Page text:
@MISC{Feeman_affinetransformations,, author = {Timothy G. Feeman and Osvaldo Marrero}, title = {Affine Transformations, Polynomials, and}, year = {} }

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Abstract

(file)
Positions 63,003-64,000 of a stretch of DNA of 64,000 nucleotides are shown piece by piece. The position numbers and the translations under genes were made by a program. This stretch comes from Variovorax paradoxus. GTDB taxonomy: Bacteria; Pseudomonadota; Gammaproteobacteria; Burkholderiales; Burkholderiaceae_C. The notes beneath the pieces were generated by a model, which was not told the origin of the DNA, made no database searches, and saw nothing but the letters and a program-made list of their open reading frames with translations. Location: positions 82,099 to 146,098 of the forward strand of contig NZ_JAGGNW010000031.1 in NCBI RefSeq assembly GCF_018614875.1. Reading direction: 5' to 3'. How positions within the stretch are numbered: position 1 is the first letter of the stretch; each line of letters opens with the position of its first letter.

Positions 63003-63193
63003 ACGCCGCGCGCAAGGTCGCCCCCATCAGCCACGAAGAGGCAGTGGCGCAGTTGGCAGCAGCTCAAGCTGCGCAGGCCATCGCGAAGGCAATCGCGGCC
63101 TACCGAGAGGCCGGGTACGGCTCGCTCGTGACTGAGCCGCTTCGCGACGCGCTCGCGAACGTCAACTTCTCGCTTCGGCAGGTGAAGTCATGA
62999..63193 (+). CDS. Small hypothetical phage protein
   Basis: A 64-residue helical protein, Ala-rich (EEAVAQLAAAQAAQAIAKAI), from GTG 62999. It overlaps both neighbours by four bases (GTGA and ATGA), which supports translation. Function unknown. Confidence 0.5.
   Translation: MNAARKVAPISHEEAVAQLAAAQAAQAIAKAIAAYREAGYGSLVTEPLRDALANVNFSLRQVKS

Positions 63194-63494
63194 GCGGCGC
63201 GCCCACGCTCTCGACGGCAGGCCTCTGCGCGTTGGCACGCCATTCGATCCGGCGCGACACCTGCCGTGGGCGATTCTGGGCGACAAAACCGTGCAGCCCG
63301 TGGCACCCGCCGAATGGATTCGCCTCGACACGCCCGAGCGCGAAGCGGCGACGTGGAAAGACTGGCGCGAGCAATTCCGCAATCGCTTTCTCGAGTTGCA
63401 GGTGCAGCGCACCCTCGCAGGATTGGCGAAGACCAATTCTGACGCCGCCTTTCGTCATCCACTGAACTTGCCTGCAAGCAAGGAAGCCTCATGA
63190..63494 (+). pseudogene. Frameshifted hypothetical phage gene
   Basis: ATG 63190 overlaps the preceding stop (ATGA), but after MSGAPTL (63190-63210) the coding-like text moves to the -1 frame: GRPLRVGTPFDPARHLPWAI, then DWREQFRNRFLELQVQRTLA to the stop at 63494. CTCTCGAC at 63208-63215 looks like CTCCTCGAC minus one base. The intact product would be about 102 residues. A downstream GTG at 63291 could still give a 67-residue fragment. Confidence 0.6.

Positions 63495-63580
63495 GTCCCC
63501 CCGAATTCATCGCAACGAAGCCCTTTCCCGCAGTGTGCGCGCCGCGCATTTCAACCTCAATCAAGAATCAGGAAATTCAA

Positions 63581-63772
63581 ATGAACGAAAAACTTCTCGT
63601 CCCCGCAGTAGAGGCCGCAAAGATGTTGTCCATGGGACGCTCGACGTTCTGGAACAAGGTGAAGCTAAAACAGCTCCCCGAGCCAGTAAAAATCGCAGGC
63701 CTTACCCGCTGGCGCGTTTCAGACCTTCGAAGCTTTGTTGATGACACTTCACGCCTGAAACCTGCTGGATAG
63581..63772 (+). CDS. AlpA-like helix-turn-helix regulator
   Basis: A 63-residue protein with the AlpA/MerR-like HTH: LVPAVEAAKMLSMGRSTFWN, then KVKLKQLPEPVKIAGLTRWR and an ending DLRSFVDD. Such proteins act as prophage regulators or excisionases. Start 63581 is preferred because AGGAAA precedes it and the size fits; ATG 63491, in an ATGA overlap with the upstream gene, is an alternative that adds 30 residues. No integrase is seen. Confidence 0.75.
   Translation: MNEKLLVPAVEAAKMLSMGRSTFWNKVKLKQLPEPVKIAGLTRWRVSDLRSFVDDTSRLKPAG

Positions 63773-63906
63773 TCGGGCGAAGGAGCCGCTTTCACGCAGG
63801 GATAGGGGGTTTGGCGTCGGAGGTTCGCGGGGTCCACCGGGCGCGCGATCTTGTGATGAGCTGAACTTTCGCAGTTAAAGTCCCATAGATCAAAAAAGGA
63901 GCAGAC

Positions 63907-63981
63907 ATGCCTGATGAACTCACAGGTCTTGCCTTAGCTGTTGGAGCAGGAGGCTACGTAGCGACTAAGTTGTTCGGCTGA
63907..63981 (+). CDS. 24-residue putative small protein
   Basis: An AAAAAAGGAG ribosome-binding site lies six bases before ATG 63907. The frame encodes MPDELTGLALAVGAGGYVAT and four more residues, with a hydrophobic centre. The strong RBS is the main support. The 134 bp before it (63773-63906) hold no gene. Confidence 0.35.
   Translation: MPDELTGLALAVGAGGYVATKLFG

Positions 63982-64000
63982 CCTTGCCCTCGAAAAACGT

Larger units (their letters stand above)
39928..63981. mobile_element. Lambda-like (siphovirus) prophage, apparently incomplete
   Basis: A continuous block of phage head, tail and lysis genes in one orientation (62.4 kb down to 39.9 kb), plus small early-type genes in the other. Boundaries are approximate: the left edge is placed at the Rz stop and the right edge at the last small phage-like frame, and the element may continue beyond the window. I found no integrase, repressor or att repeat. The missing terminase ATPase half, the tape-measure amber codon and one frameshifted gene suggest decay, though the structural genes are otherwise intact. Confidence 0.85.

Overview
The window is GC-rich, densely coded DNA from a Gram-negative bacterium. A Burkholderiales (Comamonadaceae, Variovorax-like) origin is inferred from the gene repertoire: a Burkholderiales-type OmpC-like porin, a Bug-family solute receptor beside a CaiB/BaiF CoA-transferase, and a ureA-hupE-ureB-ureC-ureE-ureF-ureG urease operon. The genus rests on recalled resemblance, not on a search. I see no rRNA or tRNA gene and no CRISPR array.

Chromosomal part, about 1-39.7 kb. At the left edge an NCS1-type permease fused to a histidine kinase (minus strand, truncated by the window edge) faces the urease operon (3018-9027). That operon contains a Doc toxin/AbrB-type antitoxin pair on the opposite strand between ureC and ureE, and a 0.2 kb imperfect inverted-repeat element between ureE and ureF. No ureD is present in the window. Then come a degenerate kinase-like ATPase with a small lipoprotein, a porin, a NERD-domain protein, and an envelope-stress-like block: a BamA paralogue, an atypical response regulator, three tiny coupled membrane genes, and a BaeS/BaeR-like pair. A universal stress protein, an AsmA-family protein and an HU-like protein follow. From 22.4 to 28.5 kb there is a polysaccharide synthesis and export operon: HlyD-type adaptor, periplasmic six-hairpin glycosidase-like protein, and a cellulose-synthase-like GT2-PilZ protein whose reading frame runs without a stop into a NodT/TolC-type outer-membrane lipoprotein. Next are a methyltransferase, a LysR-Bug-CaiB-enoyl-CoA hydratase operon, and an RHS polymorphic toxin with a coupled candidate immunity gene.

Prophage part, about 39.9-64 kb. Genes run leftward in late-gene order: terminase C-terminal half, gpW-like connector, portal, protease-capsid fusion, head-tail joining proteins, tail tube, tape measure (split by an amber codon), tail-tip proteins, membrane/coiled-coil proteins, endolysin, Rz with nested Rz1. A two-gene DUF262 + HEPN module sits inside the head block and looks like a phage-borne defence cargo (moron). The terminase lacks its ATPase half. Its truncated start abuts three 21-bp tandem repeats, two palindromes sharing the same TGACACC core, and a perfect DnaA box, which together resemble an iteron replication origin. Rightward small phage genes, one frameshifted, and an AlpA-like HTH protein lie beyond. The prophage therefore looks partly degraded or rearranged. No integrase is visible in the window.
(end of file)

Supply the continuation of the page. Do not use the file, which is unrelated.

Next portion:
In the articles [1] and [3], standard tools and techniques of calculus are used to estab-lish a variety of proportionality results concerning areas defined by the lines tangent to a cubic curve, and by the lengths of certain arcs of a parabola, where the arcs them-selves are determined by an area-proportionality criterion. We demonstrate here that these results can be viewed as consequences of some basic facts about affine transfor-mations in the plane. 1. AFFINE TRANSFORMATIONS. A splendid source of information about affine transformations is Appendix A of [2]; here are the properties we need. Definition. An affine transformation of the plane is a function of the form T (x, y) = (ax + by + e, cx + dy + f), where a, b, c, d, e, and f are constants and ad − bc is not 0. Properties. [2, Appendix A] An affine transformation T has the following properties: (i) T takes lines to lines and parallel lines to parallel lines; that is, if L is a line, then T (L) is also a line, and, if two lines L1 and L2 have the same slope, then the lines T (L1) and T (L2) also have the same slope (not necessarily the same